I firmly believe that I would never have succeeded as a teacher and never gotten my resolve wrapped around the whole nonsense package of being a published author if I hadn’t picked up a copy of Mort, the first Discworld novel by Terry Pratchett that I ever encountered. I started reading the book as a veteran dungeon-master at D&D role-playing games and also as a novice teacher having a world of difficulty trying to swim up the waterfalls of Texas education fast enough to avoid the jagged rocks of failure at the bottom. I was drinking ice tea when I started reading it. More of that iced tea shot out my nose while reading and laughing than went down my gullet. I almost put myself in the hospital with goofy guffaws over Death’s apprentice and his comic adventures on a flat world riding through space and time on the backs of four gigantic elephants standing on the back of a gigantic-er turtle swimming through the stars. Now, I know you have no earthly idea what this paragraph even means, unless you read Terry Pratchett. And believe me, if you don’t, you have to start. If you don’t die laughing, you will have discovered what may well be the best humorist to ever put quill pen to scroll and write. And if you do die laughing, well, there are worse ways to go, believe me.
Discworld novels are fantasy-satire that make fun of Tolkien and Conan the Barbarian (written by Robert E. Howard, not the barbarian himself) and the whole world of elves and dwarves and heroes and dragons and such. You don’t even have to love fantasy to like this stuff. It skewers fantasy with spears of ridiculousness (a fourth level spell from the Dungeons of Comedic Magic for those fellow dungeon masters out there who obsessively keep track of such things). The humor bleeds over into the realms of high finance, education, theater, English and American politics, and the world as we know it (but failed to see from this angle before… a stand-on-your-head-and-balance-over-a-pit-of-man-eating-goldfish sort of angle).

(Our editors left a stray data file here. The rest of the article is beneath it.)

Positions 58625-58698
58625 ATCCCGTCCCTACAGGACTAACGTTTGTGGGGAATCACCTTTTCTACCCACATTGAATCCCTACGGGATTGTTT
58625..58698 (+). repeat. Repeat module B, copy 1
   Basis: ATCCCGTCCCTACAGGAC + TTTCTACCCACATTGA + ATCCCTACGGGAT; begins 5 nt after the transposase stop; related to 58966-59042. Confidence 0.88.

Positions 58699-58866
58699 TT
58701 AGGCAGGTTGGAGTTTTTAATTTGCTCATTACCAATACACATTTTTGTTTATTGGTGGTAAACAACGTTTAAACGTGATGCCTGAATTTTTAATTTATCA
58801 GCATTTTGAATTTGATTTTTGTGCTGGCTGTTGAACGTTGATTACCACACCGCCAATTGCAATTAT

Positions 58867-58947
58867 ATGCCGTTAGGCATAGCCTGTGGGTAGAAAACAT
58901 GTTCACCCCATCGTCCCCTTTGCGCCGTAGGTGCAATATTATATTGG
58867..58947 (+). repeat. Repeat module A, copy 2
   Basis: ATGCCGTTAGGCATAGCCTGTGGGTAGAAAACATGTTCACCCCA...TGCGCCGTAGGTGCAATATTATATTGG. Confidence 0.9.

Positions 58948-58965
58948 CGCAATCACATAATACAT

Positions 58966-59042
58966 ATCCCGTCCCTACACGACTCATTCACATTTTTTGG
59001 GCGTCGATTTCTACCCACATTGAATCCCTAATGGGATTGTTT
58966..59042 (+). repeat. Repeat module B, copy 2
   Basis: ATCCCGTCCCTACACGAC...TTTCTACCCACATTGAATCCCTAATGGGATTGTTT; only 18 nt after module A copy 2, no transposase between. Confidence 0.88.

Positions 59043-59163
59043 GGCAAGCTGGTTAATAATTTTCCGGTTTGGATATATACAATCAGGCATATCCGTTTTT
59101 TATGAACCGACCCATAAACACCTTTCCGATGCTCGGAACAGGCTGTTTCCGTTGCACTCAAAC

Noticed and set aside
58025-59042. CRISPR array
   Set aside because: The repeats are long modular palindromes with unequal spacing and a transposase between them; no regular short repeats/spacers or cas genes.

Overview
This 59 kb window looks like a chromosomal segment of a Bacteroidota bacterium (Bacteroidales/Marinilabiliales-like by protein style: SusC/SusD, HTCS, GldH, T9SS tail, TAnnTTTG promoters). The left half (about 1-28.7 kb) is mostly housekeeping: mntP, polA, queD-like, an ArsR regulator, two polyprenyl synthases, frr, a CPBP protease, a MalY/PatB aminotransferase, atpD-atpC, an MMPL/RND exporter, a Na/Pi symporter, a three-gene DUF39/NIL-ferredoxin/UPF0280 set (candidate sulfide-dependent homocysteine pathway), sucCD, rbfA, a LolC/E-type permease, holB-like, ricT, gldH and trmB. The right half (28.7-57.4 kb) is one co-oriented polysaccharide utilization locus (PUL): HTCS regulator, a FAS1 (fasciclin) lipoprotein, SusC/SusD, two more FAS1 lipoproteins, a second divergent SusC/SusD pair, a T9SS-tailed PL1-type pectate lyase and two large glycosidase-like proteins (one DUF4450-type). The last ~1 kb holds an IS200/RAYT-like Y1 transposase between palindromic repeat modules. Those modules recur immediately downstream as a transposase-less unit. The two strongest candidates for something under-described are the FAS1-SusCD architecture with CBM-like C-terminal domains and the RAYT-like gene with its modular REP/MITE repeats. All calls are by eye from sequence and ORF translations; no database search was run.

Terry Pratchett’s many wonderful books helped me to love what is ugly, because ugly is funny, and if you love something funny for long enough, you understand that there is a place in the world even for goblins and trolls and ogres. Believe me, that was a critical lesson for a teacher of seventh graders to learn. I became quite fond of a number of twelve and thirteen year old goblins and trolls because I was able see through the funny parts of their inherent ugliness to the hidden beauty that lies within (yes, I know that sounds like I am still talking about yesterday’s post, but that’s because I am… I never stop blithering about that sort of blather when it comes to the value hidden inside kids).
I have made it a personal goal to read every book ever written by Terry Pratchett. And that goal is now within reach because even though he is an incredibly prolific writer, he has passed on withing the last year. He now only has one novel left that hasn’t reached bookstores. Soon I will only need to read a dozen more of his books to finish his entire catalog of published works. And I am confident I will learn more lessons about life and love and laughter by reading what is left, and re-reading some of the books in my treasured Terry Pratchett paperback collection. Talk about your dog-eared tomes of magical mirth-making lore! I know I will never be the writer he was. But I can imitate and praise him and maybe extend the wonderful work that he did in life. This word-wizard is definitely worth any amount of work to acquire and internalize. Don’t take my convoluted word for it. Try it yourself.